How to lead in volatile times – including when war breaks out in Europe
21 Apr 2022
Any successful business will depend on people, processes and technology, and the Ukraine invasion has emphasised which of the three is truly the most important – so leaders must act accordingly.
We are now over a month into the Ukraine invasion, and it remains very much at the forefront of leaders’ minds. Recent Gartner research found that 70% of workers “want their employer to take a stance” on social issues. And in March 2021, 68% of the 3,000 employees surveyed by Gartner said they would consider quitting their current job to work with an organisation with a stronger viewpoint on the social issues that matter most to them. So how does a leader lead in volatile times?
I’ll come back to attempt to answer that puzzler shortly. However, on a more practical level, Russia’s “special military operation” on their neighbour’s land is having – and will continue to have – a significant impact on the global supply chain and costs. The price of commodities will increase while availability will go in the opposite direction. It’s a massive challenge for leaders to understand the short- and long-term implications of this situation in terms of pricing issues, moving sources of supply, all while being mindful of those directly affected by the war.
Many people lost their livelihood in Ukraine overnight, and sanctions on Russia are starting to bite. As leaders, we can’t lose sight of the fact that the conflict truly impacts individuals, and it’s down to businesses to understand, cope, and help with solutions. How will what’s happening in Ukraine factor into future decision-making? One thing is for sure: if, as a leader, you do want to make a stand – for example, by offering support to employees to take in refugees – you have to follow through with it. Virtue signalling and a lack of authenticity will be obvious.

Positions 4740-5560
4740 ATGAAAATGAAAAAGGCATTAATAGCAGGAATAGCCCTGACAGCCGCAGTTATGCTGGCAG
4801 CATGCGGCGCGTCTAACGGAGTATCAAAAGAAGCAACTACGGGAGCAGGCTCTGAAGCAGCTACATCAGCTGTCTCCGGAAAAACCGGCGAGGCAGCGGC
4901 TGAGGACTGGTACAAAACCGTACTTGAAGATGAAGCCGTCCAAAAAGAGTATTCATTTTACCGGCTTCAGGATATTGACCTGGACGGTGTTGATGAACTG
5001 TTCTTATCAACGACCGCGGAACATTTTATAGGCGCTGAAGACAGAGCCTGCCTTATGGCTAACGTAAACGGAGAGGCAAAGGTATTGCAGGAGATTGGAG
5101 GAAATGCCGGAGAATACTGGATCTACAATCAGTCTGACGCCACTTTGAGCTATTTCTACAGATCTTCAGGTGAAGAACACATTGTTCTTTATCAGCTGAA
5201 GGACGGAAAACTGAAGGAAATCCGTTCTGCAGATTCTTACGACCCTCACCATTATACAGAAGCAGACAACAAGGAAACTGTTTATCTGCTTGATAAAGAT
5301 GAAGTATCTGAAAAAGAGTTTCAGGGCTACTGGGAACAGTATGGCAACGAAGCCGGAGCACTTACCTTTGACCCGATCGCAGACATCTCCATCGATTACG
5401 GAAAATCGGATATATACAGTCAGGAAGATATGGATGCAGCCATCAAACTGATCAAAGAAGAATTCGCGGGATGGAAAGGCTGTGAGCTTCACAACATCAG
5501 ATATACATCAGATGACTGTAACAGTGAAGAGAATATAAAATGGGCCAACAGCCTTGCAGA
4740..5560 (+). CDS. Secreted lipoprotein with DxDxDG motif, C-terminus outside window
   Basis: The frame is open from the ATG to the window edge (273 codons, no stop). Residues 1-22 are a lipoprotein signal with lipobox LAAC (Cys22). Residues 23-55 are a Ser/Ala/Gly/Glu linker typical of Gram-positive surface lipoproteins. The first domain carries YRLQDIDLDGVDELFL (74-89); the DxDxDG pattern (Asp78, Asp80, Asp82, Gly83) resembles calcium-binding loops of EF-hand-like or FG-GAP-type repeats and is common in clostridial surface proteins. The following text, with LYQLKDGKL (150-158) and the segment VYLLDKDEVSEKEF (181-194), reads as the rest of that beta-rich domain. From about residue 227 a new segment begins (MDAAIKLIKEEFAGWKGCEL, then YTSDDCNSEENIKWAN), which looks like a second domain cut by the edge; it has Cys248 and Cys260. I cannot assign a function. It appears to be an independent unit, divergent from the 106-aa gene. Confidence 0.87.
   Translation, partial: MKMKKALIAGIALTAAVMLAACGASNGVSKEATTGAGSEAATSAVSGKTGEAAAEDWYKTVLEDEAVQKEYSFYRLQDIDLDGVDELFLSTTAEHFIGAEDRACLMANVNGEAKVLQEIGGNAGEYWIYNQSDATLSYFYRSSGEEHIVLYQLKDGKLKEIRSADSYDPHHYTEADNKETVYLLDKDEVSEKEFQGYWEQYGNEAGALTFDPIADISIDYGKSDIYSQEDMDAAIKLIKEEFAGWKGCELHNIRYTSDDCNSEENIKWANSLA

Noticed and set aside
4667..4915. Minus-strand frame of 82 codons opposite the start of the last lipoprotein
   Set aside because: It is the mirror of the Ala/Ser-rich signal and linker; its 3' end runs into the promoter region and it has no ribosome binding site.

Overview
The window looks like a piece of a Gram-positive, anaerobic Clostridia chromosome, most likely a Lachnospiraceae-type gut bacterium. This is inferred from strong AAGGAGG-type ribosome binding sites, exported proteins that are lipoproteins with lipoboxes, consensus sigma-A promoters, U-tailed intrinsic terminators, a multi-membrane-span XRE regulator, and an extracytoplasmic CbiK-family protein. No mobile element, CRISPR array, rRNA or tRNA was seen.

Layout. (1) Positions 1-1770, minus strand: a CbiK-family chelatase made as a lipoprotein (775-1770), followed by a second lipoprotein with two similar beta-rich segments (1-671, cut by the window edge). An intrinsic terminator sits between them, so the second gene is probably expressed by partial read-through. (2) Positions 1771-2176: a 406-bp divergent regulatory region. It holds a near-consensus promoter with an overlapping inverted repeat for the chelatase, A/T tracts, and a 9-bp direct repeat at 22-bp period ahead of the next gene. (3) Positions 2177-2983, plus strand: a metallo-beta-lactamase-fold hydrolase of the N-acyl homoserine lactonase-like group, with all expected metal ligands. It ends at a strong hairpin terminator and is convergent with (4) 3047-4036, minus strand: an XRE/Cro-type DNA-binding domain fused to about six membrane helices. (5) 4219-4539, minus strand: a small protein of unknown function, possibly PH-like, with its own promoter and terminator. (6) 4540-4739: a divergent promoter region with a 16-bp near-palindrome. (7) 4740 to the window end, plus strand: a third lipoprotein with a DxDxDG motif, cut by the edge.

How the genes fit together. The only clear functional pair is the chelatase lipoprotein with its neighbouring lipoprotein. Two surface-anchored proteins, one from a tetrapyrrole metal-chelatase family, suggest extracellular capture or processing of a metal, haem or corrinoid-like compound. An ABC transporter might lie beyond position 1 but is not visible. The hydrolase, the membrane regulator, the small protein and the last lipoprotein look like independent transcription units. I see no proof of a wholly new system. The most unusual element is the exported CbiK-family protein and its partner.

Striking a balance
There is a tricky balance to strike, but leaders have to show that they are considering both individuals and business outcomes. The starting point has to be mapping out what the volatility is causing – and likely to cause – from an import and export perspective.
Again, at the heart of all of that, though, is people. Every successful business will say that people are its most important asset in one way or another. And it’s at moments like this that has to come through. It’s a moral maze for businesses that operate in Russia, have Russian clients, or even Russian staff.
It’s critical to take a moment and model potential outcomes when volatility strikes. After two years of coping with the pandemic fallout, one would hope that leaders and businesses would be better prepared for crises. But this is quite a niche scenario with evolving challenges; therefore, taking stock and reviewing the situation, plus working with trusted ecosystem partners, is vital to building in more foresight.
The next wave of disruption will cascade down onto organisations sooner rather than later. That’s why those companies that implement a business process with rolling horizons, annualised planning, technology-powered improved visibility across the supply chain, and the leadership group being aligned around one set of numbers will improve decision-making.
It all comes back to people, processes, and technology – and the Ukraine situation clarifies which of those three is most important if anyone needed reminding.